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NHL Launching woman's league?


CC97

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I don't know about everyone else, but I hope this happens. It most likely would be successful with the majority of the teams in the states, considering the NHL is the 32nd most popular sports in America. So, have a couple teams in the Northern Hockey States, like Minnesota, and have maybe a 12 team league with 6 in each division. Also, do you think they'd go in somewhat of the same direction as the WNBA, for example, have a team in Vancouver, and have the same colours, and the team name along the lines of Canucks? Or do you think they'd go their own way with their identity?

EDIT

maybe the league would look something like this?-

West Division

Vancouver

Calgary

Edmonton

Winnipeg

Denver

St. Paul/Minneapolis

East Division

Toronto

Ottawa

Montreal

New York

Pittsburgh/Philadelphia

Detroit

swap Philly/Pitt with Boston and you got a good inaugural idea.

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There's a chance this would work, but only, and I mean ONLY, if it is kept to a place where there's actually a market for this.

Judging by the response, you'd have to have a majority of teams in Canada. If you start with eight teams, you'd need to have the existing Canadian markets, plus probably a Minnesota team for the midwest and a Boston team for New England. Otherwise, it would never work, because I think it's fairly safe to say people in Columbus, San Jose, Atlanta, etc. wouldn't care at all.

And, to rest all discussion, a Hartford team would never work. UConn women's hockey is among the Top 20 in the nation and 60 people go.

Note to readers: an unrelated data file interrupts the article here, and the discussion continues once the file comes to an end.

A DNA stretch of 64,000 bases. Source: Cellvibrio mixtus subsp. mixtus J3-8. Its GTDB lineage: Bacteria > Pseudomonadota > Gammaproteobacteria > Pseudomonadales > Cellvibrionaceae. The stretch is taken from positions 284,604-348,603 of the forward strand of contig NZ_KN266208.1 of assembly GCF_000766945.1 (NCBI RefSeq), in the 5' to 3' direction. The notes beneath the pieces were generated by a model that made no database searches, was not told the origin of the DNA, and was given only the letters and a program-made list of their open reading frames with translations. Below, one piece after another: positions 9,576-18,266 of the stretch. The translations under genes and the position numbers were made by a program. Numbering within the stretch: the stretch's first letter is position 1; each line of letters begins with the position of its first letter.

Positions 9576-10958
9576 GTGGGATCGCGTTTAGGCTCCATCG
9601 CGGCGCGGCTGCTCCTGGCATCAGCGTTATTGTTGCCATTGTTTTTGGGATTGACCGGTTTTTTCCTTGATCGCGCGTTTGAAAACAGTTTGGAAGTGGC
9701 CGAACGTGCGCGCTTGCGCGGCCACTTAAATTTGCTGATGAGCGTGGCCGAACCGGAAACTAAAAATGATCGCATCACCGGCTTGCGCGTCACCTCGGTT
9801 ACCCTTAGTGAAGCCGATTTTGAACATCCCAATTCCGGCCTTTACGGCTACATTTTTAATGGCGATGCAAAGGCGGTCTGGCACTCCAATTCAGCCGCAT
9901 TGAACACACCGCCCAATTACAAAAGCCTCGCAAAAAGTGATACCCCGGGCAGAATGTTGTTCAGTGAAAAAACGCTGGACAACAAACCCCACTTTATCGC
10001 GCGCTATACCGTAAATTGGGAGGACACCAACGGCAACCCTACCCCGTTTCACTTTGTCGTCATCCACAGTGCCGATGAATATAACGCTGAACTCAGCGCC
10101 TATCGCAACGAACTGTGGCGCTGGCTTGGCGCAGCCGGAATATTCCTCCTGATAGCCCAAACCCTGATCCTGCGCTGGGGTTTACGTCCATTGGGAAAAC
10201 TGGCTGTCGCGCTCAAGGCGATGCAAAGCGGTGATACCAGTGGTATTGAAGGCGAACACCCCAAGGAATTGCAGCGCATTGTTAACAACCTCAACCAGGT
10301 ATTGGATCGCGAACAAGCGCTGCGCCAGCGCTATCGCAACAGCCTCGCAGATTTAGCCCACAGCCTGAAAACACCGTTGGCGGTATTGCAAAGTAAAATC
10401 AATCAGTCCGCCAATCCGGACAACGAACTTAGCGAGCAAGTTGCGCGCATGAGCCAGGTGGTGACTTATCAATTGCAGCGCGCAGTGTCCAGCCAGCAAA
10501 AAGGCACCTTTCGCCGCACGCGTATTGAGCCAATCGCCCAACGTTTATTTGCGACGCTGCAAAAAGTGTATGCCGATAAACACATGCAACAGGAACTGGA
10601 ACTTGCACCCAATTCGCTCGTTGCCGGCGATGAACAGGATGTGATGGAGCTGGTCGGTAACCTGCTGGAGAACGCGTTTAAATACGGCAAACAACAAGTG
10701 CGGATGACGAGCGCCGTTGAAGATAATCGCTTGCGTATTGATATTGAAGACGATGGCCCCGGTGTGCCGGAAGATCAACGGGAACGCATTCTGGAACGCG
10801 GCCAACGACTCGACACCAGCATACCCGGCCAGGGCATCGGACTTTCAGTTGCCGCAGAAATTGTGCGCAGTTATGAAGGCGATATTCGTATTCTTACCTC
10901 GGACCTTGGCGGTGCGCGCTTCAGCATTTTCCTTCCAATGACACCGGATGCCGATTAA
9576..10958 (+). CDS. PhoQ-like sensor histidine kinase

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While I compeltely support the ideal of growing women's hockey in the United States, I'm not sure this is the best thing for the NHL to do right now. The NBA and MLS have already tried building women's leagues that have lost more money than they've made. Seeing as the NHL missed a year based on monetary issues, I can't see this being a smart move right now.

If all the teams are going to be placed in Canada, where women's hockey is already very popular, I can see it being more successful.

You haven't seen the massive support for the women's hockey team like you had for the soccer team in 1999. 90,123 people can't be wrong.

But when I went to the wrapup of the Hilton tour in Trenton, NJ, there was barely 1,000 people. And that was being generous.

It cannot be in the major NHL cities; it needs to be in the smaller arenas near major cities -- Long Beach, Lowell, Hamilton ONT, etc.

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Two Words:

Chick Fights :hockeysmiley:

I've seen some pretty mean women even I wouldn't want to be on the business end of. And man do they hold grudges! I cannot speak for Olympic levels, but college and ametuer levels offer some bruising hits that would put men to shame. The biggest shock is that some of the biggest hitters on the ice are some of the most feminine off it.